Analysis of different infections found that inappropriate antibiotics for pharyngitis were associated with an increased risk of Clostridioides difficile infection (hazard ratio [HR], 2.90; 95% confidence interval [CI], 1.31 to 6.40) and nausea/vomiting/abdominal pain (HR, 1.10; 95% CI, 1.03 to 1.08), while an increased of vulvovaginal candidiasis was linked to inappropriate antibiotics for viral upper respiratory infections (HR, 1.24; 95% CI, 1.14 to 1.34 ) and non-suppurative otitis media (ear infection; HR, 1.39; 95% CI, 1.09 to 1.77).

The mean 30-day total attributable expenditure for inappropriate antibiotics for bacterial infections ranged from $18 (sinusitis) to $67 (pharyngitis) and from –$53 (bronchitis) to $49 (influenza) for viral infections.

"These results support the need for increased outpatient antibiotic stewardship efforts to discourage antibiotic prescribing for viral infections, encourage appropriate selection of guideline-recommended antibiotics for bacterial infections, and reduce antibiotic-related harms and expenditures," the study authors concluded.
Nov 9 Clin Infect Dis abstract


Listeria outbreak tied to deli products sickens 16 in 6 states, 1 fatally

The Centers for Disease Control and Prevention (CDC) yesterday announced a Listeria monocytogenes outbreak linked to meat and cheese sold at delis that has so far sickened at least 16 people, one of them fatally, in 6 states.

So far, officials haven't identified a specific food source, which they said is difficult, given that Listeria spreads easily from food to surfaces in the deli environment and can persist in display cases and on equipment.

Interviews with 12 sick people revealed that 11 had eaten meat and cheese from delis. Of seven sick people in New York, five had bought meat or cheese from at least one location of NetCost Market, a grocery chain that sells international foods. However, the CDC said it doesn't think NetCost Market is the source of the outbreak, because some sick people did not shop there. "A contaminated food likely introduced the outbreak strain of Listeria into delis in multiple states," the CDC said.

In 2021, New York state and city officials found the outbreak strain in environmental and food samples from the same NetCost Market store in Brooklyn and in food from one of the stores on Staten Island. After deep cleaning and negative testing, Listeria was found again at the Brooklyn store in September 2022.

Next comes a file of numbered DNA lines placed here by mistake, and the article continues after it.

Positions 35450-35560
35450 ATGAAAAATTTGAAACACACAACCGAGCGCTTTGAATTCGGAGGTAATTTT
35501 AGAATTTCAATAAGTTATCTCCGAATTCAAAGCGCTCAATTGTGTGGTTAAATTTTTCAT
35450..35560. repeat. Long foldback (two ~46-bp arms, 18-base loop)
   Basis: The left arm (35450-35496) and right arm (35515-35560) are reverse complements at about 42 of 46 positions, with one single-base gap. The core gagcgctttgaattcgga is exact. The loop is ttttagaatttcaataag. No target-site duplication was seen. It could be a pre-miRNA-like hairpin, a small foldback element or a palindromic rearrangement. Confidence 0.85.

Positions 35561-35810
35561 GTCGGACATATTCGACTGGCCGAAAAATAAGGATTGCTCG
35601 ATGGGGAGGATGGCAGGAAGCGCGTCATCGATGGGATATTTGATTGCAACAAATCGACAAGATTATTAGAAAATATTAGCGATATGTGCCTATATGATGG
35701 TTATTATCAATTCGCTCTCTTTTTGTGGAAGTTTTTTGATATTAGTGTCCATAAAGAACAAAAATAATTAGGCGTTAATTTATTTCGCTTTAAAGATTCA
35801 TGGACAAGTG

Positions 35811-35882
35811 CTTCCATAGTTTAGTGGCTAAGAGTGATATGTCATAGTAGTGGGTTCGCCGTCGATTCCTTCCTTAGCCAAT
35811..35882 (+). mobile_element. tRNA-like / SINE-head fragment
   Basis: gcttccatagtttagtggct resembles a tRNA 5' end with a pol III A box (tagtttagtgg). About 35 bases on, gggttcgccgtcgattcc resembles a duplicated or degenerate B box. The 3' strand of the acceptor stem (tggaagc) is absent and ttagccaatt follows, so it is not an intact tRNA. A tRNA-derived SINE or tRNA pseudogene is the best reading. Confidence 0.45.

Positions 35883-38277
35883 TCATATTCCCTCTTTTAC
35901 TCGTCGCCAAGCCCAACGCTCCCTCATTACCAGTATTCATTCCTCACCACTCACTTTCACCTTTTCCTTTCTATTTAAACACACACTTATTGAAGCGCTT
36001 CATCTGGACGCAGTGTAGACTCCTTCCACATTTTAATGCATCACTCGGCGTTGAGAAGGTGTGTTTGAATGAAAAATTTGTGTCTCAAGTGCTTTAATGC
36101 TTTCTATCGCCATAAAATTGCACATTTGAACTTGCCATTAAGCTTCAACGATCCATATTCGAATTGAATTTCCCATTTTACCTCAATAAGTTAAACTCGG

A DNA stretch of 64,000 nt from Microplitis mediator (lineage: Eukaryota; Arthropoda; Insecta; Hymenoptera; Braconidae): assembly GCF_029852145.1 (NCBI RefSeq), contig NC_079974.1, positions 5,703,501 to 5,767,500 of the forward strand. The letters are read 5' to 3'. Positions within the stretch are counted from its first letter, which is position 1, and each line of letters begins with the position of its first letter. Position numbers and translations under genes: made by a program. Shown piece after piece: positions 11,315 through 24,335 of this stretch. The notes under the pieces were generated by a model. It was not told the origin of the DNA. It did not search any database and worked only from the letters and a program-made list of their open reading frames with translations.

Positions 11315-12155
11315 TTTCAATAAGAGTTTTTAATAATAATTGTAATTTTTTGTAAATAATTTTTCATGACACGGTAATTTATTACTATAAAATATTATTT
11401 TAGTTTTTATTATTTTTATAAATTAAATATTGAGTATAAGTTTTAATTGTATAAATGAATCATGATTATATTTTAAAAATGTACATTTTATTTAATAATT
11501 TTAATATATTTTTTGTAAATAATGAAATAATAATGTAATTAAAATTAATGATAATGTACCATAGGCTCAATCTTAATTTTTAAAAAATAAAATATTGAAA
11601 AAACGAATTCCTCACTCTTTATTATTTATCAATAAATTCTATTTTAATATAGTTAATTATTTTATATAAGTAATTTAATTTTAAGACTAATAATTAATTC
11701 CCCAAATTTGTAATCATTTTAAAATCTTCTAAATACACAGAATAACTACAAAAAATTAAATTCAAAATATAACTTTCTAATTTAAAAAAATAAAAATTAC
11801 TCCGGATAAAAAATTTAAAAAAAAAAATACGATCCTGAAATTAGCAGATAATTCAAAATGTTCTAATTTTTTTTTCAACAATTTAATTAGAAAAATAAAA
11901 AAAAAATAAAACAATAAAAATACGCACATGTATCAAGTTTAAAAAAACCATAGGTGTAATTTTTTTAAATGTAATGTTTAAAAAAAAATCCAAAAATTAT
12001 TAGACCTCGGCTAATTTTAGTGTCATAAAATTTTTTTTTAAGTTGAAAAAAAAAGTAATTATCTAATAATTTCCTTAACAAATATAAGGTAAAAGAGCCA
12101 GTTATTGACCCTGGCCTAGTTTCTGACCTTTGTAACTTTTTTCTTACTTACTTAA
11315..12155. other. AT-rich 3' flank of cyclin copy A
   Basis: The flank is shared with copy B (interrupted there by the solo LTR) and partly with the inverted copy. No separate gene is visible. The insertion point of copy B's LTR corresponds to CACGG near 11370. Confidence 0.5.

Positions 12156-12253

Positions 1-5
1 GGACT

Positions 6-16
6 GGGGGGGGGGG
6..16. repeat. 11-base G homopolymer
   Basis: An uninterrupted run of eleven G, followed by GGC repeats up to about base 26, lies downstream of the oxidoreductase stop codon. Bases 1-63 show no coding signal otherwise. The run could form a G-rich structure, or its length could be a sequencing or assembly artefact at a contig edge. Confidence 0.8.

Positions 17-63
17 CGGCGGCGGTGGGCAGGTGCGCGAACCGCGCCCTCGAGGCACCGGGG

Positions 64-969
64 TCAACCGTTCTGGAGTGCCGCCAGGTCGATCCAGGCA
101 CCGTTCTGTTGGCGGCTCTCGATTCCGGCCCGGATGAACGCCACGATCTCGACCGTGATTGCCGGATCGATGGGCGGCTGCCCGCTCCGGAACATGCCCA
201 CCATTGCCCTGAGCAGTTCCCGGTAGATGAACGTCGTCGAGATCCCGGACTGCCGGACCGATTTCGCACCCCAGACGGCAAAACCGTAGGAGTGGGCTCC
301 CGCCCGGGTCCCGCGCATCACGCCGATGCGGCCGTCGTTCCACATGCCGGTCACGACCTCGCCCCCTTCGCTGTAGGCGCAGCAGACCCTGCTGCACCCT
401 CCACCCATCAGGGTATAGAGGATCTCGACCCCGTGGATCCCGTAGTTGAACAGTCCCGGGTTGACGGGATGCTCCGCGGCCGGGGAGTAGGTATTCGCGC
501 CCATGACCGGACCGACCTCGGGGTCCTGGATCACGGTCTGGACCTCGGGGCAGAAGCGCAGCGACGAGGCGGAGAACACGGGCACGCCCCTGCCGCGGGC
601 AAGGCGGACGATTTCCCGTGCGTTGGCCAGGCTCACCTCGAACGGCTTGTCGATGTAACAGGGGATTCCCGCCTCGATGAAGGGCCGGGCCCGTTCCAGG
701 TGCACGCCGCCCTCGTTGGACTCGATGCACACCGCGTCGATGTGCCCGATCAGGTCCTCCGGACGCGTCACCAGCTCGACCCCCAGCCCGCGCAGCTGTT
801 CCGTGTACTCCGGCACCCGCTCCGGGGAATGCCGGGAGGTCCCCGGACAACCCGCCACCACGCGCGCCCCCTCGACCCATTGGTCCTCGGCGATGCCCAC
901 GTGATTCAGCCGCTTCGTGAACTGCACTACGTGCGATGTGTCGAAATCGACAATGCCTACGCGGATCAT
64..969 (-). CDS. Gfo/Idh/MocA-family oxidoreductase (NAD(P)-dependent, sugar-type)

Illness onsets range from April 2021 to Sep 29, 2022. Affected states include New York (7), Maryland (3), Illinois (2), Massachusetts (2), California (1), and New Jersey (1). All of the sick people are adults, and of 13 people with ethnicity information, 11 are of Eastern European descent. Thirteen people were hospitalized, including a Maryland resident who died. One of the sick people was a pregnant woman who lost her baby.

The CDC has advised people at higher risk of Listeria illness—pregnant women, older people, and those with weakened immune systems—to avoid eating meat and cheese from deli counters unless it is heated to at least 165°F.
Nov 9 CDC outbreak notice


Avian flu outbreaks strike more poultry flocks in 8 states

Over the past few days, the US Department of Agriculture (USDA) Animal and Plant Health Inspection Service (APHIS) has reported highly pathogenic avian influenza outbreaks in eight states, including three with outbreaks at commercial farms.

The new developments brought the number of birds lost in the current Eurasian H5N1 outbreaks within a stone's throw of the record 50.5 million-bird loss that producers sustained during avian influenza outbreaks in 2015. The latest outbreaks have now led to the loss of 50.3 million birds across 46 states, according to APHIS.

Pennsylvania has reported three outbreaks at turkey farms, all in Lehigh County, which together have more than 46,000 birds. Iowa reported its second recent outbreak at a layer farm in Wright County, which has more than 1 million birds. Iowa has been the hardest-hit state regarding poultry losses. In Wisconsin, the virus struck a gamebird farm in Jefferson County that houses 180,000 birds.

Seven states reported more outbreaks in backyard birds, including Iowa, Pennsylvania, Washington, Ohio, Virginia, Wyoming, and New York.
USDA APHIS avian influenza updates

In international developments, France's agriculture ministry raised its avian flu alert, which triggered a requirement that farmers must keep poultry indoors, according to Reuters.

The pace of outbreaks has risen over the past few months, with France experiencing its worst outbreaks leading to the culling of 22 million birds so far. The United Kingdom recently announced a similar requirement to protect poultry.
Nov 10 Reuters story